The demonetisation knock: Taxing time for taxpayers

Parvatha Vardhini C | Updated on October 21, 2018

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The note ban has changed life for taxpayers in several ways. In December 2016, taxation laws were amended to heighten the disincentives when undisclosed income is brought to book.

Towards discouraging high-value cash transactions in future, Budget 2017 went for a carrot-and-stick approach. The tax department also kept assessees on tenterhooks by asking for additional disclosures from time to time.

Higher rates of tax

From April 1, 2017, onwards, the tax rate under Section 115BBE (dealing with taxation of unexplained cash and other assets) was increased to 60 per cent from the earlier maximum marginal rate (30 per cent).

Besides, the taxman may also levy penalty on this under a new Section 271AAC at 10 per cent on the tax in some cases. And if the taxman brings out this concealed income in the course of a search, the penalty has been raised to 30-60 per cent of the tax from lower levels earlier

Cash is not king

A new section 269ST was inserted in the Income Tax Act to discourage cash transactions above ₹2 lakh. From April 1, 2017, onwards, no person can receive an amount of ₹2 lakh or more in aggregate from a person on a single day in respect of a single transaction (or transactions related to one event or occasion) otherwise than by an account payee cheque or account payee bank draft or through electronic payment modes.

For contravention of this provision, section 271 DA provides for a penalty equal to the sum received in contravention. The government, banks, post office and other notified institutions are the only exceptions to this rule.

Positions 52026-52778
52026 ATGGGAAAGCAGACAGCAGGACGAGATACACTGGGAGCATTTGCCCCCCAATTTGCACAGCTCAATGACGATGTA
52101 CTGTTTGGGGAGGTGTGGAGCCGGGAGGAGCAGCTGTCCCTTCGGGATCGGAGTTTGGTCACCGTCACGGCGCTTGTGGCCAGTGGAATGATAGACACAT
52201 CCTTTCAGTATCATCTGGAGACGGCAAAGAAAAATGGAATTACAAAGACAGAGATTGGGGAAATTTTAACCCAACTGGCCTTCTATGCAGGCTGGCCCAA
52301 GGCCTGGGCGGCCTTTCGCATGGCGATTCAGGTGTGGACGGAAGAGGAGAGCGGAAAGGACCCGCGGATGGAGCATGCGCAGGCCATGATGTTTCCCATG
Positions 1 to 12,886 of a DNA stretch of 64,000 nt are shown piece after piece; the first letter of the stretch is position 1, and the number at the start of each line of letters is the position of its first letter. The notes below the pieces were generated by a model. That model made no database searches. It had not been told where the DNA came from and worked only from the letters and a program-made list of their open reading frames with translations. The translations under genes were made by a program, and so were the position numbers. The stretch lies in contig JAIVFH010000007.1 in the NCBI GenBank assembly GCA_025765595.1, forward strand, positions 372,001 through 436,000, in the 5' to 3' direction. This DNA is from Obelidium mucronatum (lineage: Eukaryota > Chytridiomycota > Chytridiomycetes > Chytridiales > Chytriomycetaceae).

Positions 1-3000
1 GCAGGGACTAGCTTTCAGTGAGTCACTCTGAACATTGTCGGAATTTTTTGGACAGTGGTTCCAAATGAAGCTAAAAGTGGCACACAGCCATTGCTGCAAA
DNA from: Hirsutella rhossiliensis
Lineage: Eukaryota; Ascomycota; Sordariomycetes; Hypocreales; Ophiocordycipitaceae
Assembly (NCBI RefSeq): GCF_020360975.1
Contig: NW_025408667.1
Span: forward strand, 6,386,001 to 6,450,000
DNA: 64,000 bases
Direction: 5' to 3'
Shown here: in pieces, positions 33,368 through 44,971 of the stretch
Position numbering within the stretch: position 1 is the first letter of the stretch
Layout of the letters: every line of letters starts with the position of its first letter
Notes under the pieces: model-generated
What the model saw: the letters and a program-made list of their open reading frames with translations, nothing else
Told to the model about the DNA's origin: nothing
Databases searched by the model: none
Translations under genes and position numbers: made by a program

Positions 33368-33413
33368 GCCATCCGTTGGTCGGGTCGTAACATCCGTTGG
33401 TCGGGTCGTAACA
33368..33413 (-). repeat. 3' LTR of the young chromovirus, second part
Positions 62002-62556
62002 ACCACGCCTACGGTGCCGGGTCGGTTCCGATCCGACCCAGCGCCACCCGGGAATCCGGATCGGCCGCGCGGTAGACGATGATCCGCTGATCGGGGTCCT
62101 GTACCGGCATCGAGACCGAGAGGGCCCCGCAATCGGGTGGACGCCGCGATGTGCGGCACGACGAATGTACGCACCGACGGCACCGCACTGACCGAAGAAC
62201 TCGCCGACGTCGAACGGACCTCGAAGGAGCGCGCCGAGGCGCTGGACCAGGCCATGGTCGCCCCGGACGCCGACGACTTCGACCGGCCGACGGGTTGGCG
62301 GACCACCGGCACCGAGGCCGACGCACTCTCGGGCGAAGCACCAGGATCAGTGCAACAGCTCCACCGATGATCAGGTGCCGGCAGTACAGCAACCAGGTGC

To further keep tabs on high-value transactions, the mechanism of quoting PAN was extended to cover TCS (tax collection at source) transactions from April 1, 2017.

For instance, payment of amount exceeding ₹10 lakh for buying a motor vehicle attracts 1 per cent of the sale consideration as income-tax from the buyer. If the buyer fails to quote his PAN in such cases, tax would be collected at twice the specified rate or the rate of 5 per cent, whichever is higher.

Tax incentives were doled out for businesses, to encourage cheque or electronic payment modes. From assessment year 2017-18 onwards, presumptive income for small businesses filing returns under Sec 44AD will be deemed at 6 per cent of the total turnover or gross receipts received by an account payee cheque or account payee bank draft or use of electronic clearing system.

But the existing higher rate of 8 per cent will continue for turnover or receipts received in any other mode. For those having income under the head ‘profits and gains from business and profession’, any payment in cash above ₹10,000 to a person in a day will not be allowed as deduction in computation of income from the assessment year 2018-19 onwards. The earlier limit was ₹20,000.

Besides, cash spends exceeding ₹10,000 were discouraged for capital expenditure as well.

Finally, for donations made from this year onwards (assessment year 2018-19), deduction under Sec 80G will be available for any sum exceeding ₹2,000 only if the mode of payment is not in cash. Earlier, the limit was at a much higher ₹10,000.

New disclosures

Taxpayers also had to contend with new disclosure requirements in various forums in the last one year. First, under ‘Operation Clean Money’, the tax department reached out to about 18 lakh persons whose cash deposited during November 9-December 30, 2016 was, according to them, not in line with the taxpayer’s profile.

These assessees were then to do an ‘online verification’ of these cash deposits in the e-filing portal - www.incometaxindiaefiling.gov.in. Details of the source of this deposit had to be disclosed here.

‘Operation Clean Money II’ was also launched to take this further. Irrespective of whether you were questioned during ‘Operation Clean Money’, details (IFSC Code, name of bank, account number) of cash deposited in the bank during the demonetisation period (9.11.2016– 30.12.2016 ) if it aggregated to above ₹2 lakh, were also asked for in the IT returns for assessment year 2017-18. This included not only deposits into current/savings account but also repayment of loans.

Published on November 11, 2017

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